¶ 7 The circuit court entered temporary shelter care orders. Subsequently, respondent filed answers to the petitions. In her answers, respondent admitted to the allegations of her prior unfitness and the allegations of domestic violence. In addition, respondent stipulated that the State would call witnesses who would support the allegation that she failed to complete the required services to restore her fitness in the ongoing proceedings in the related case.

         ¶ 8 The cause proceeded to an adjudicatory hearing. At the hearing, the State informed the court that the petitions in this case were based primarily on the finding of unfitness in the related cases that remained pending. The State presented copies of the orders entered in the related proceedings as exhibits without objection. The exhibits included the previous petitions for adjudication of wardship, the adjudication orders, and the dispositional orders. The State argued that the only thing the exhibits did not show was related to the allegation in the present petitions that respondent had resumed a relationship with Lance. The State told the circuit court that if the case went to a full hearing, it would present evidence of communication between respondent and Lance. The circuit court asked respondent's counsel for a response to the State's argument, but counsel declined.

         ¶ 9 Ultimately, the circuit court found the petitions were proven by the preponderance of the evidence and found that S.H. and N.W. were neglected. The court continued the cause for a dispositional hearing, which was scheduled to be heard at the same time as the permanency review hearing in the related petitions.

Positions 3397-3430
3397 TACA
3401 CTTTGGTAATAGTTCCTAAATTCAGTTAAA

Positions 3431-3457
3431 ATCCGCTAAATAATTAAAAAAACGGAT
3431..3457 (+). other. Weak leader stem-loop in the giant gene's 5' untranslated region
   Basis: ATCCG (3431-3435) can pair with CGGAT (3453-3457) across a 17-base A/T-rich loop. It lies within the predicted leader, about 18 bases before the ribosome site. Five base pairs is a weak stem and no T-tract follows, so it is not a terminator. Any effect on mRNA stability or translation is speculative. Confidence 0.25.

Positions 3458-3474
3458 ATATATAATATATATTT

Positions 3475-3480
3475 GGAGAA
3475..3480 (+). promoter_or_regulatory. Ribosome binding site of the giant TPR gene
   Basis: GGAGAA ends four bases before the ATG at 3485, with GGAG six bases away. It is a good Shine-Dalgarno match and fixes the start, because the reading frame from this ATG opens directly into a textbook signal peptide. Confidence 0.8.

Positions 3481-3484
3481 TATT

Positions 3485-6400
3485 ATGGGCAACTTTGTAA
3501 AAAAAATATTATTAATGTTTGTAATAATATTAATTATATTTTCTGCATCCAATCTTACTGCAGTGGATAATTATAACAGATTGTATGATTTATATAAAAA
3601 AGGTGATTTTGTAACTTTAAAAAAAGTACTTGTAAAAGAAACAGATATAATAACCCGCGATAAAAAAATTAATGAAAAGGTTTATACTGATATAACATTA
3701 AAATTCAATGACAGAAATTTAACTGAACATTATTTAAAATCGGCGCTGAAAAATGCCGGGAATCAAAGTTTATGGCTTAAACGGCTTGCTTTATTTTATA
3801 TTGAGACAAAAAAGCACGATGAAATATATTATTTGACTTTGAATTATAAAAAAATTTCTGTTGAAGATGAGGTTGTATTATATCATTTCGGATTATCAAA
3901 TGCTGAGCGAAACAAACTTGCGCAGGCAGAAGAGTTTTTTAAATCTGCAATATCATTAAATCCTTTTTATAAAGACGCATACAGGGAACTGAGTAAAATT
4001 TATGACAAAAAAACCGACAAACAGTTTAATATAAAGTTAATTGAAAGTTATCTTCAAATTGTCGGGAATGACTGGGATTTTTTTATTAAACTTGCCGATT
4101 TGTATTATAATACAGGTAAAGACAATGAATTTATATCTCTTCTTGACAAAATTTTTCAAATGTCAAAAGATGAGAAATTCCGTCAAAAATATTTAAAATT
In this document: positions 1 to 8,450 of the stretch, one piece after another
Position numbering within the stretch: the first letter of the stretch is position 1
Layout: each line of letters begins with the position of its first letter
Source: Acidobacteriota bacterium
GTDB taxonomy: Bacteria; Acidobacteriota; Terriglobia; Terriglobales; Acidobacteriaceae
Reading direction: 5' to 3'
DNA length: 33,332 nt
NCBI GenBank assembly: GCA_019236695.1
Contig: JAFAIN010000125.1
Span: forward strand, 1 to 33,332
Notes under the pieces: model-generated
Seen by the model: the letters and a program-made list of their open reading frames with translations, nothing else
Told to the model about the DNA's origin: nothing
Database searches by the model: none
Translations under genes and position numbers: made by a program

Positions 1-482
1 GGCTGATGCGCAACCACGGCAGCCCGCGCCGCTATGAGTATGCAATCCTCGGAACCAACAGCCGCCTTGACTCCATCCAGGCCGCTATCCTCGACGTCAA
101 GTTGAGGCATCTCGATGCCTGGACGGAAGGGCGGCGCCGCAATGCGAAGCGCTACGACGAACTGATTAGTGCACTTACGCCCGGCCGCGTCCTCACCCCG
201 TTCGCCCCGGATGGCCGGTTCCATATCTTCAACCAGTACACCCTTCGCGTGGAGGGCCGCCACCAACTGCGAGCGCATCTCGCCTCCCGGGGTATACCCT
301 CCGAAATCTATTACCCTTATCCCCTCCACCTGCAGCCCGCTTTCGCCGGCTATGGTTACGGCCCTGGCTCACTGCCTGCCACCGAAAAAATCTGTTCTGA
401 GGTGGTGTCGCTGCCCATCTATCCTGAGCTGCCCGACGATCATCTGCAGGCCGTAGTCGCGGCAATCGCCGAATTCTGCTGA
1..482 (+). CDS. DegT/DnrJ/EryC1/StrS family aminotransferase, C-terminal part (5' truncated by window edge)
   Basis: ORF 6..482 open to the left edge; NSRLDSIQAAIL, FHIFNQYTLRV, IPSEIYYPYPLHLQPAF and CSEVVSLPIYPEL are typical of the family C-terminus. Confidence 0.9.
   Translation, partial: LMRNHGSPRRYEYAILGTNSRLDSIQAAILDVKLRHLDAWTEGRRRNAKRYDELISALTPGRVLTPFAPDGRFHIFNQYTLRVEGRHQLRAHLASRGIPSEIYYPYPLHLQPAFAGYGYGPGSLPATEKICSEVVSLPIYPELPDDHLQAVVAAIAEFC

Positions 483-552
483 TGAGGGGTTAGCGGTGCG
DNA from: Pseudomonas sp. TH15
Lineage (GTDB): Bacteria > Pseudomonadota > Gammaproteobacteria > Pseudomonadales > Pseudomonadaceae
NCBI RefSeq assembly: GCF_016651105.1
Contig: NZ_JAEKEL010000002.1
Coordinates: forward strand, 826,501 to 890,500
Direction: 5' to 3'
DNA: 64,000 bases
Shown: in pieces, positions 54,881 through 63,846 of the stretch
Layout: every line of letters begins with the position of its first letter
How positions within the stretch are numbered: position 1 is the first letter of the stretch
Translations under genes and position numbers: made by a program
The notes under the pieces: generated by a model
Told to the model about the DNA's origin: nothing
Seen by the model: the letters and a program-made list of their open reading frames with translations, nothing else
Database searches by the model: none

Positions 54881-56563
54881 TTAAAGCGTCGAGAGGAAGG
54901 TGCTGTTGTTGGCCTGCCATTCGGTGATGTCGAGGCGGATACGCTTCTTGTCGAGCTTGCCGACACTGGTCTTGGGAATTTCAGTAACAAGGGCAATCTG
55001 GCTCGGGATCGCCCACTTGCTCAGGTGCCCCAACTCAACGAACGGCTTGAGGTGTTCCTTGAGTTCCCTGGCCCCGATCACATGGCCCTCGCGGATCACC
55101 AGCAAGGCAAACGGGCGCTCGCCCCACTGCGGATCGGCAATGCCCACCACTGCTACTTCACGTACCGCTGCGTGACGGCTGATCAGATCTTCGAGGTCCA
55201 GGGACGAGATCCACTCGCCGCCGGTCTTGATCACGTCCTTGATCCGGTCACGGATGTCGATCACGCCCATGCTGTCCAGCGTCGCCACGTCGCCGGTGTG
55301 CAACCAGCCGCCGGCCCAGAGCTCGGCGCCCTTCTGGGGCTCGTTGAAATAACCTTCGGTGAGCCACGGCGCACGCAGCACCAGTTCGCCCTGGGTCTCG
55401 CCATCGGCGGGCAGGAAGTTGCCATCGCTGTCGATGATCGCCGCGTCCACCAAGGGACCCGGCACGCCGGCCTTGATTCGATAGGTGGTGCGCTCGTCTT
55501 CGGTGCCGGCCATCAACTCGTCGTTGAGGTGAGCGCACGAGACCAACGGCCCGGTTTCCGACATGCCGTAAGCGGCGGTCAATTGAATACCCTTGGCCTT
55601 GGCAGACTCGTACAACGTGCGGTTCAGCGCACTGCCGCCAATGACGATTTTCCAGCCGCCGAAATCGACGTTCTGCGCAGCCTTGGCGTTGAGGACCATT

¶ 10 At the dispositional hearing in this case (and the permanency review hearing on the related petitions), respondent told the court that she went to counseling on a weekly basis but would return to counseling on a monthly basis in the future. The dispositional hearing report indicated that respondent had participated in visitation and had made progress with her counseling goals. However, the report stated that respondent did not agree with performing two random drug drops per month. Respondent indicated that because she did not have a substance abuse problem, she did not plan on continuing with the drug drops. According to the report, respondent completed one drug test (which did not show the presence of drugs), but respondent failed to complete the subsequent drug test she was required to perform. The report ultimately recommended that the circuit court find the Department of Children and Family Services (DCFS) made reasonable efforts and that respondent attend individual counseling, follow recommendations, engage in visitation, maintain stable housing, cooperate with DCFS, sign any release of information, and provide two random drug drops per month.

         ¶ 11 A second dispositional report regarding S.H. included additional information. According to this dispositional report, at a child and family team meeting with Shawon, respondent was unable to keep her composure and ...